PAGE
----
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This month’s interview in the Wonders of the Living World series is with Professor Stephen Freeland, Director of Integrative Studies at the University of Maryland in Baltimore.

Steve is fascinated by the question of whether the genetic code is close to optimal – in other words, if life evolved on another planet would it have a similar biochemistry to the one we know on Earth?

What got you into science?

I did well academically at our local state school and went to Oxford. The grandeur and beauty of that place was overwhelming. I especially loved the gardens at my college, Lady Margaret Hall, and South Parks. To me academia was a life that looked exciting and meaningful – more so than anything I was shown through school career guidance counsellors. All of that being said, a deeper answer to this question might be “vocation” – listening to my best understanding of God’s call for my life. It took a while for a brash, young spiritual life to believe that God might call someone to something that specific and remote compared to, say, mission work overseas.

Can you tell us a bit about your faith journey?

I was a ‘preachers’ kid’, raised in Methodism with parents who were also very active in the charismatic scene of South East England in the 1970s. Having been through a charismatic and evangelical chapter in life, I have ended up in a much more high church tradition. Most recently I find myself in a place of quiet reflection and prayer and the place characterized by Philip Yancey’s book “Finding God in Unexpected Places”.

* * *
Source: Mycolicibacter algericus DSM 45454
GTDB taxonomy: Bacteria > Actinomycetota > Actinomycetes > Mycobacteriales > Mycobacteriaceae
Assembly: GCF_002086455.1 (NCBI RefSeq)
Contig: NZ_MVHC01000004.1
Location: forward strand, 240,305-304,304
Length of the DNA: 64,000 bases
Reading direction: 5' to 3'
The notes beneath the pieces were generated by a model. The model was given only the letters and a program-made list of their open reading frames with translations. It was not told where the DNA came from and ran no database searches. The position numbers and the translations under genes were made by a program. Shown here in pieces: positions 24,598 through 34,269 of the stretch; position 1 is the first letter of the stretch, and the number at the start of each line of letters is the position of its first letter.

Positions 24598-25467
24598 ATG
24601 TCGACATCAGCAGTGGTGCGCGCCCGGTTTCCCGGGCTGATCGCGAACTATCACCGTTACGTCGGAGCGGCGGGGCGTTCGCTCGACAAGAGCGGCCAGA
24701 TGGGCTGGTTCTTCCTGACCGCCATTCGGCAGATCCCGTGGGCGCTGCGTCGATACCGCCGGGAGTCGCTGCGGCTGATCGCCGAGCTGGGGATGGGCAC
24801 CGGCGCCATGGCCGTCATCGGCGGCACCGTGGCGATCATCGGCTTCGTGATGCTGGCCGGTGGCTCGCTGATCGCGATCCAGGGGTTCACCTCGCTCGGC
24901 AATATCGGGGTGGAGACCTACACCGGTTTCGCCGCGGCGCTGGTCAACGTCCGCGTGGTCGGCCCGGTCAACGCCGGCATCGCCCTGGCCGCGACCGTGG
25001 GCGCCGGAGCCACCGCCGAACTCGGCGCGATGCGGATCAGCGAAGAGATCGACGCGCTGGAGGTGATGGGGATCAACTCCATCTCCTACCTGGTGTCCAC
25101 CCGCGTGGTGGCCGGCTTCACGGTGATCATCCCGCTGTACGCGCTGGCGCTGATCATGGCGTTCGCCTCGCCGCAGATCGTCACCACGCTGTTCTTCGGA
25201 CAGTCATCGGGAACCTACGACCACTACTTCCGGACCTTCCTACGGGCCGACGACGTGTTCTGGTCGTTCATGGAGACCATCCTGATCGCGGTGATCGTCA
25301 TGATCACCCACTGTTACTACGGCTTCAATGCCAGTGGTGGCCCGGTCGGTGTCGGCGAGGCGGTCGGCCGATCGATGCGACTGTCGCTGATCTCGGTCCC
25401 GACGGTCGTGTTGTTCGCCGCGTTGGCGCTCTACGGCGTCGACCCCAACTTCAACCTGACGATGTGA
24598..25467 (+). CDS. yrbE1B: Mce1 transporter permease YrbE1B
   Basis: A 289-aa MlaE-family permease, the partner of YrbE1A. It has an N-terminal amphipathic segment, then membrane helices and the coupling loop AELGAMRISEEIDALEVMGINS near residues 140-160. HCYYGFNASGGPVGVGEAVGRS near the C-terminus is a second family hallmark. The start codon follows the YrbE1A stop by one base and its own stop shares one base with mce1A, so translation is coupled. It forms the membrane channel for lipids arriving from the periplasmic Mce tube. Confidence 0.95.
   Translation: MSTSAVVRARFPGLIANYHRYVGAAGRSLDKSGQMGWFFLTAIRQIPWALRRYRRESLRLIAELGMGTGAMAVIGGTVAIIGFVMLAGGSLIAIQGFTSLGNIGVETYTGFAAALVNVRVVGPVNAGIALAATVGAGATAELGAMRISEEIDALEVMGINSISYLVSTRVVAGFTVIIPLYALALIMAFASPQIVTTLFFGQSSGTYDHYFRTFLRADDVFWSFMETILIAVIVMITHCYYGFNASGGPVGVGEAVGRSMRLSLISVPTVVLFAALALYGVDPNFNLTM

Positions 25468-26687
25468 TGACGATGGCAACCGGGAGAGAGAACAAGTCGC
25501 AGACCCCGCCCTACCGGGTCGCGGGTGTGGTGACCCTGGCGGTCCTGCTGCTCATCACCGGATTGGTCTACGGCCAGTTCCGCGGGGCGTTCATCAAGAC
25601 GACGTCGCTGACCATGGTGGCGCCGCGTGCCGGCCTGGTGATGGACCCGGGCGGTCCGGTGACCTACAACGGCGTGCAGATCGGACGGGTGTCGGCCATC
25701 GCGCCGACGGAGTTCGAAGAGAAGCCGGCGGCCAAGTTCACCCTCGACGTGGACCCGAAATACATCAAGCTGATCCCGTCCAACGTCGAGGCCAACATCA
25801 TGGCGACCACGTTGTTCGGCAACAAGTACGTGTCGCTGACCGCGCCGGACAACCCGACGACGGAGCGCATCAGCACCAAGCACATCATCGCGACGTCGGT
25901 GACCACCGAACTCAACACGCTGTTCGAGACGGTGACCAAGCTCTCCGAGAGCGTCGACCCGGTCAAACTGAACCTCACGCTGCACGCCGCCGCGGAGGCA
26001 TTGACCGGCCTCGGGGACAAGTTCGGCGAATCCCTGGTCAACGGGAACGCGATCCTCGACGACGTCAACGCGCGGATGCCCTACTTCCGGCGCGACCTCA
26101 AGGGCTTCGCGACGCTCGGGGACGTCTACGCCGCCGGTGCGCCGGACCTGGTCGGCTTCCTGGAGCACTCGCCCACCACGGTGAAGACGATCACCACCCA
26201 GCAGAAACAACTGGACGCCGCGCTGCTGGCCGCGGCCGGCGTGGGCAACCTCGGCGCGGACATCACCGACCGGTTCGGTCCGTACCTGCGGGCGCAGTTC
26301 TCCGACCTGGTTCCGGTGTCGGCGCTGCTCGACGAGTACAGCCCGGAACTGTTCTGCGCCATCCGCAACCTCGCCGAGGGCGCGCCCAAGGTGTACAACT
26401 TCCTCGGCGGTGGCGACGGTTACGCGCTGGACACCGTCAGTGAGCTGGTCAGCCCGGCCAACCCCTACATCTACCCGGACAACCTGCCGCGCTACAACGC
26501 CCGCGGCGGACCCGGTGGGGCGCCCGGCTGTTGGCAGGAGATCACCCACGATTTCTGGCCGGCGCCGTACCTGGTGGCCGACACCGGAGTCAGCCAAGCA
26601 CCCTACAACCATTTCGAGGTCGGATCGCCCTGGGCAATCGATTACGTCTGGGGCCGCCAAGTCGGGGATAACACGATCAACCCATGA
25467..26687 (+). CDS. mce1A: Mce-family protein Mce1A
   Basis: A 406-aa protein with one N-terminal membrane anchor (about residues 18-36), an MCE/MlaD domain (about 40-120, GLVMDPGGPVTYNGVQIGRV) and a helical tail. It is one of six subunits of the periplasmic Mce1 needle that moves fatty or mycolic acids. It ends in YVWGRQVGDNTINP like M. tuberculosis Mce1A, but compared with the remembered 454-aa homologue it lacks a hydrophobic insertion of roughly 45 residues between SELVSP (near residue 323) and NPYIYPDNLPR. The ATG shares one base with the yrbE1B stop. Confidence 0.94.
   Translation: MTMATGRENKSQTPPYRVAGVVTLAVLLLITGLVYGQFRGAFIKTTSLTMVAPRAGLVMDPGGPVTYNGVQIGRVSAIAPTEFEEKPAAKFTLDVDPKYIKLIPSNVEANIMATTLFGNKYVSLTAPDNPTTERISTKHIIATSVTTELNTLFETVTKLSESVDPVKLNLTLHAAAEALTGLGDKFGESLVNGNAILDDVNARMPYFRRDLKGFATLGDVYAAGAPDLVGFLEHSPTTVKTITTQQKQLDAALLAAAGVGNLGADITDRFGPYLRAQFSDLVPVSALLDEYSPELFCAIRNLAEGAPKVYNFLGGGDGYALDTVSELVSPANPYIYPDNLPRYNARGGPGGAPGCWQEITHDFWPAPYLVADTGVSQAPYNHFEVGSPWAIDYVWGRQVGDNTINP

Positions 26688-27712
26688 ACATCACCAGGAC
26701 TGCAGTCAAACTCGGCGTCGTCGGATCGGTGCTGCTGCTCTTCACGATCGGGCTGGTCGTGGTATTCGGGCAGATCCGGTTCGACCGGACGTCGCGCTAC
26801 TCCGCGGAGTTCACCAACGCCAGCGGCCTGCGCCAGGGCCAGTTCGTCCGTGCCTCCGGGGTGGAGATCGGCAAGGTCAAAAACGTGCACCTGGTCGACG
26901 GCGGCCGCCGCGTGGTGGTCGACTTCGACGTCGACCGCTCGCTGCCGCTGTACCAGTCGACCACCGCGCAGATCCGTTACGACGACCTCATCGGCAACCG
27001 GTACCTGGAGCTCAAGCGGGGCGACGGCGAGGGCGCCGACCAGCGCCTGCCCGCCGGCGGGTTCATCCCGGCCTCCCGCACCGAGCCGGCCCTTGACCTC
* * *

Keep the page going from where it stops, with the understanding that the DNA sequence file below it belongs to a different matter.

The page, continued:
What role does wonder play in your scientific work?

Wonder is what drives my research, so any time I find it slipping away I know it’s time to change direction. By chasing wonder I have found an effective weapon with which to fight hubris, an enemy of all research scientists. I find that remaining curious drives better science in me, as opposed to doggedly trying to demonstrate something that I predict. For me, wonder is the continuous gentle presence of a question, often one I’ve been asking for years.

Data from a recent study show that biologists tend to find complexity beautiful, while physicists are more likely to admire simplicity. Which aspects of the things you study do you find beautiful?

That sounds about right to me! I’m at the maths end of things so perhaps that is why I am a simplicity man all the way – in fact simplicity might be at the centre of where I find awe. It is most certainly where I find respect for others and for God’s infinite power. For me as a theoretical biochemist it’s all about finding simplicity through the computer models we produce. Personally I find myself frustrated by any focus on complexity. It feels essential for scientists to simplify so as to increase communication: talk less, edit more, reject unnecessary terminology – that’s our job. I believe that simplicity in communication is a moral obligation close to what God is calling us to do, so as to bring what we find into meaningful dialogue with others.

The same study found that 66% of scientists feel a sense of reverence or respect about the things they discover, and 58% feel as if they are in the presence of something grand, at least several times a year. Can you describe a time when your scientific research gave you a similar sense of awe?